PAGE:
I have been fielding an increasing number of questions regarding becoming a Canadian Non-Resident. There are various reasons why Canadians consider moving to another country, including lower taxes, employment opportunities, retirement lifestyle, or maybe all of the above. Make no mistake, there can be many opportunities, depending on your unique circumstances, to enhance your lifestyle by departing Canada. There are many myths and misconceptions around the topic of becoming a non-resident Canadian and I will address a few of them here.

Before you pack your bags, seek the advice of someone with expertise, as it’s a complex situation. It’s not just about understanding the ramifications of departing Canada, it’s equally important to understand the rules and regulations of your destination Country.

Some important considerations while assessing your Canadian residency:

Qualifying for Non-residency – To qualify as a non-resident you will need to relinquish a number of ties to Canada. This is actually one of the most difficult pieces for most when considering leaving the country. It is a myth that you must give up all ties to qualify as a non-resident, as there is no hard and fast rule. There are many variables, unique circumstances and case laws that support successful Non-residency stress tests. Many believe that the number of days either in or out of Canada dictates whether or not you qualify; however, an individual’s residency status will rarely be solely determined by using the 183-day rule. Residency determination is based on “factual residency” or being “ordinary resident”. We know that you don’t want to find yourself in a lengthy and expensive court battle, so we recommend you take the time to understand this “Grey” area.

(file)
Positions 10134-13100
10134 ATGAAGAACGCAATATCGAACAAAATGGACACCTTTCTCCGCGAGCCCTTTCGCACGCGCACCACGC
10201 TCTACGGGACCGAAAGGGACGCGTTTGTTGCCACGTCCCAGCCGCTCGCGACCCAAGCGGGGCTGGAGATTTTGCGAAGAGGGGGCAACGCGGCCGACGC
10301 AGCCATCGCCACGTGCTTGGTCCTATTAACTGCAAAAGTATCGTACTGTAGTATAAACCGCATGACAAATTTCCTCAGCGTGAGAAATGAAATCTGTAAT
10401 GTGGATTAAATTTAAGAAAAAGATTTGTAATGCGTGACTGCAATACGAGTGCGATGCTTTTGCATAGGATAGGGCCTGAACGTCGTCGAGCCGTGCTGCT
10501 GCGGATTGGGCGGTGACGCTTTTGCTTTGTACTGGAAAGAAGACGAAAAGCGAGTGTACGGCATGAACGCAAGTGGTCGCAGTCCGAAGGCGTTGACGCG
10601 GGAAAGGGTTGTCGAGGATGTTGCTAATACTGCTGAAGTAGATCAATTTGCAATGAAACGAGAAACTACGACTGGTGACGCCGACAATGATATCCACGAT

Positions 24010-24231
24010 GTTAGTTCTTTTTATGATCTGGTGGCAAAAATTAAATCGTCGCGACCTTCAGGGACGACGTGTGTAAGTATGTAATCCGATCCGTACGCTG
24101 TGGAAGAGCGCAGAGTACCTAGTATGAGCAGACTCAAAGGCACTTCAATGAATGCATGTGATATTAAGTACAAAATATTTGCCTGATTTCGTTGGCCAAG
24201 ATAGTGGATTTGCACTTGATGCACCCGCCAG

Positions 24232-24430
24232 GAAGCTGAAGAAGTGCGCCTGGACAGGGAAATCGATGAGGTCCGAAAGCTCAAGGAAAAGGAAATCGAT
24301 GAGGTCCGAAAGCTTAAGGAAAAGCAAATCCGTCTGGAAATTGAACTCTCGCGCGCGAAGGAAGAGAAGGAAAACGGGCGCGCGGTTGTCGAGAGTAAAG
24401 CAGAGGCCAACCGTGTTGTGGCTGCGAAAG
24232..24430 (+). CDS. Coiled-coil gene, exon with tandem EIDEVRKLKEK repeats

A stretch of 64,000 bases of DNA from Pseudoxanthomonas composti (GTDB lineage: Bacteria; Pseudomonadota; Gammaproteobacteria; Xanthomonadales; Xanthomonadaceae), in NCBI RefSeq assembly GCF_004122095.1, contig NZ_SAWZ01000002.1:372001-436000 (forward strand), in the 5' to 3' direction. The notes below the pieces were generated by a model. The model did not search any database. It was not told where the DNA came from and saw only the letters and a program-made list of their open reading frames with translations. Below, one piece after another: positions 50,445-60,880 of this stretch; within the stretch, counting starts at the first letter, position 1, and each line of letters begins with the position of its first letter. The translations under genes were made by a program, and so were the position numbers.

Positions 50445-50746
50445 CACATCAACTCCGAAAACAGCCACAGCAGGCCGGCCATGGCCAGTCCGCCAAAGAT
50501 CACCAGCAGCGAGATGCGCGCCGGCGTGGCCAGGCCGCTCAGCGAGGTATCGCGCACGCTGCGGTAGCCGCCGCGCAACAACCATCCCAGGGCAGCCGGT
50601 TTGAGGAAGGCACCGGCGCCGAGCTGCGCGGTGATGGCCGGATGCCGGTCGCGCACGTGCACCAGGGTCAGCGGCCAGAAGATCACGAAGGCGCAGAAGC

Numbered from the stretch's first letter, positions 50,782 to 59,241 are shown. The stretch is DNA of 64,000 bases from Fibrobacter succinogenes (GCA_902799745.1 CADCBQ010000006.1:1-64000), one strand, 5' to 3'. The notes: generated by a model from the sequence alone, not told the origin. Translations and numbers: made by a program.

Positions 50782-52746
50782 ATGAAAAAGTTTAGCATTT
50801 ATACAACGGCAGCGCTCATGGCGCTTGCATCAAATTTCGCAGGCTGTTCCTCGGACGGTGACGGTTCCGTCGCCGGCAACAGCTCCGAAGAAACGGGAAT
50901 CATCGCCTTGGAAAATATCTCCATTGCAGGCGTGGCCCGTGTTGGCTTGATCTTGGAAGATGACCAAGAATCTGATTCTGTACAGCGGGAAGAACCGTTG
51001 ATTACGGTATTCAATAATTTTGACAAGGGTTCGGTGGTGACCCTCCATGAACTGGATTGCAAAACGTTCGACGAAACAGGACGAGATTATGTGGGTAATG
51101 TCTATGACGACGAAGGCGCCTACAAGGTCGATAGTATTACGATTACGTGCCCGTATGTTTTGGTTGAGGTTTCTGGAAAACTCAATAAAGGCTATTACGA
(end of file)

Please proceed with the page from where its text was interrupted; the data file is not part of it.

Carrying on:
Tax - From a tax perspective, the goal is to minimize departure taxes as well as taxes in your new destination country. If taxes are a motivating factor, (and they usually are, particularly as Canada ponders higher taxes) you need to ensure there are no surprises either leaving Canada or entering your destination country. One area of concern may be which assets are subject to the departure tax, as this tax is not triggered by all assets. There has been much on-going debate over whether or not you can be a “permanent traveller” or if you should seek a jurisdiction with little to no tax (but I’ll save that for another conversation).

Estate Planning – This subject is often overlooked or minimized. It is crucial to review and perhaps re-draft your estate planning documents since you do not want to assume that Canadian documents are valid or executable in other jurisdictions. I have known individuals leaving Canada who delayed estate planning or viewed it as a low priority. You should avoid making this mistake, as the failure of your Canadian estate plan could be devastating in the event of an untimely death.

I have touched on some of the key issues but there are many others to contemplate before you pull up stakes. If you are considering the option of becoming a Canadian Non-resident, please don’t hesitate to contact me.

Jason N. Vincent, PFP, TEP
President, Chief Operating Officer & Investment Counsellor




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